The three Appellants originally appealed five of Richard's supporters: Michael de la Pole, Earl of Suffolk and chancellor of England, Robert de Vere, Earl of Oxford and Richard's closest friend, Robert Tresilian, Chief Justice of the King's Bench, Sir Nicholas Brembre, wealthy London magnate and former Mayor, and Alexander Neville, Archbishop of York. After the Lords Appellant made their formal appeal, Richard arranged for Neville, de la Pole, and Tresilian to slip away, and secretly sent Robert de Vere to Cheshire to raise an army to defend him. Brembre stayed put, certain of his innocence, and sought to gain support in London for the king (he paid for that with his life).

Battle of Radcot Bridge (saved from

Once the Appellants discovered that de Vere was putting together an army, the last two "junior" members came on board.  Henry of Bolingbroke, Earl of Derby (son of John of Gaunt and the future Henry IV) posted himself at Radcot Bridge and succeeded in blocking de Vere from crossing the Thames; the royal army dispersed after a brief and pathetic battle and de Vere escaped over the Channel. Why did the non-political Bolingbroke join the Appellants? He later claimed he needed to protect this father's interests. It's also difficult to discover the motives of Thomas de Mowbray, Earl of Nottingham, 1st Duke of Norfolk (great-great grandson of Edward I and son-in-law to Arundel). He could have been driven by jealousy of Robert de Vere, who supplanted him in Richard's esteem. His early friendship with the king had definitely cooled, especially after he married Arundel's daughter; I imagine his father in-law put pressure on him to join the party of resistance. These last two Appellants tended to take a back seat, so to speak, and never wholeheartedly agreed with all the knavery that attended these trials. Nonetheless, they were committed and so the three became five.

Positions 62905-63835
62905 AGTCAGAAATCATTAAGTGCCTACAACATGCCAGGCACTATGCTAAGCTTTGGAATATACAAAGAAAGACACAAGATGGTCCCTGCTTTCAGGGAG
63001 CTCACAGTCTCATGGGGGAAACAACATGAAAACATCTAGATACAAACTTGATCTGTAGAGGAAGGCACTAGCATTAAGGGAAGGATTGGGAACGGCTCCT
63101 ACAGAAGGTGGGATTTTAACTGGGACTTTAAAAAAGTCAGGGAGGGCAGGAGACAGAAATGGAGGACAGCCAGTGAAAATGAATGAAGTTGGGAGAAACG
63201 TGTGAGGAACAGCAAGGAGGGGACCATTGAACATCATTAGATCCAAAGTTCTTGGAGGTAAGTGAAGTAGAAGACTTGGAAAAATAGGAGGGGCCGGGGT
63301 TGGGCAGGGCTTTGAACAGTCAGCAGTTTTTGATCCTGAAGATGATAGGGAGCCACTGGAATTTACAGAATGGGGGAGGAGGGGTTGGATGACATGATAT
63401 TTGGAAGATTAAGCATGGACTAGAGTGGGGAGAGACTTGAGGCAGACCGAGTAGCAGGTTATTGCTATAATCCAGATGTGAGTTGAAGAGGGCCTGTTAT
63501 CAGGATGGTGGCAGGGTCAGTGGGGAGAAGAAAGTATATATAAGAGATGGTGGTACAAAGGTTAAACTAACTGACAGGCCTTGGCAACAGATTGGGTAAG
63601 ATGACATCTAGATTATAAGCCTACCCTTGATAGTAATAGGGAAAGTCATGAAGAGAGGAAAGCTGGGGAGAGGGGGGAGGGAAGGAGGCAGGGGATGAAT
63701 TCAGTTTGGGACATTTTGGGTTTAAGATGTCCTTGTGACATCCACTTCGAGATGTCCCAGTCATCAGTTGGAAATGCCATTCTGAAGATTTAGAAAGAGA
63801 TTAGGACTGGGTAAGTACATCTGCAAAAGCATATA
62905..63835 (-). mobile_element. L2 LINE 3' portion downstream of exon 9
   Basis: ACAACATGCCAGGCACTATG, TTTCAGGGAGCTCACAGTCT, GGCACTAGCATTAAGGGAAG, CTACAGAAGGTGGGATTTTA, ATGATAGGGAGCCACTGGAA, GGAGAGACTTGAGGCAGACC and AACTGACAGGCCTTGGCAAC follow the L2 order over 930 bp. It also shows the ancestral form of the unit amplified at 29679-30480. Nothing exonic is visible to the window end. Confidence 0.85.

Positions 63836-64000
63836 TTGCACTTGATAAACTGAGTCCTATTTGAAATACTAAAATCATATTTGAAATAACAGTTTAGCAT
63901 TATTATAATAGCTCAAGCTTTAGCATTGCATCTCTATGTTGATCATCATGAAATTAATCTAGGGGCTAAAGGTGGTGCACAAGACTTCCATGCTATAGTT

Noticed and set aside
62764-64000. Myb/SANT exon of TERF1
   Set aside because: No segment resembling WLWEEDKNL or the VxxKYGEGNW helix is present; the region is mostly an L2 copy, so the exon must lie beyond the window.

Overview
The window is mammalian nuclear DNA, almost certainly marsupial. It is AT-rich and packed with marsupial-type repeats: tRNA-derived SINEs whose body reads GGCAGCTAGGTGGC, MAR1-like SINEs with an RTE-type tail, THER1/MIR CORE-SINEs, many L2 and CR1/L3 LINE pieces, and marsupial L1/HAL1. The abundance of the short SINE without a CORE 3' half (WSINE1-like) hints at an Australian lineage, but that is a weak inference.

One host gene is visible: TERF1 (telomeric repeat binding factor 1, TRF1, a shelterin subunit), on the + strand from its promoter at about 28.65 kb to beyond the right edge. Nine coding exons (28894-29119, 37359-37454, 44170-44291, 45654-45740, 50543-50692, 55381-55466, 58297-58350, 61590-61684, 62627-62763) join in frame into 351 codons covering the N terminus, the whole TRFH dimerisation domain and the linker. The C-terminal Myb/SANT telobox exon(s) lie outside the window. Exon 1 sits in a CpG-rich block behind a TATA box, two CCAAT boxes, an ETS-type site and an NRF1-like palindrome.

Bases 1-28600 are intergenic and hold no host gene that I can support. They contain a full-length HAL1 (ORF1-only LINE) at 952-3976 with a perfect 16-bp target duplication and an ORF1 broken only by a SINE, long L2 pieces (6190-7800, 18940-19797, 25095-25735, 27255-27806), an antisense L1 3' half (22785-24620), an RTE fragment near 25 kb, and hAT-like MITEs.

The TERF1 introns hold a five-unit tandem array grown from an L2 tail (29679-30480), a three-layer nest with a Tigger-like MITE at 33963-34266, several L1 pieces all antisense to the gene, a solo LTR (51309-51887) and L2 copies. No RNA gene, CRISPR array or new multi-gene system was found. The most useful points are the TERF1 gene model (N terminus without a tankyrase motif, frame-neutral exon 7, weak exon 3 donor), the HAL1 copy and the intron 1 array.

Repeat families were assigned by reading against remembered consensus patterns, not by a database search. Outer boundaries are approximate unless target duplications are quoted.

Beheading of Richard's Supporters from Froissart's Chronicles, BL-Harley4380  f. 193v.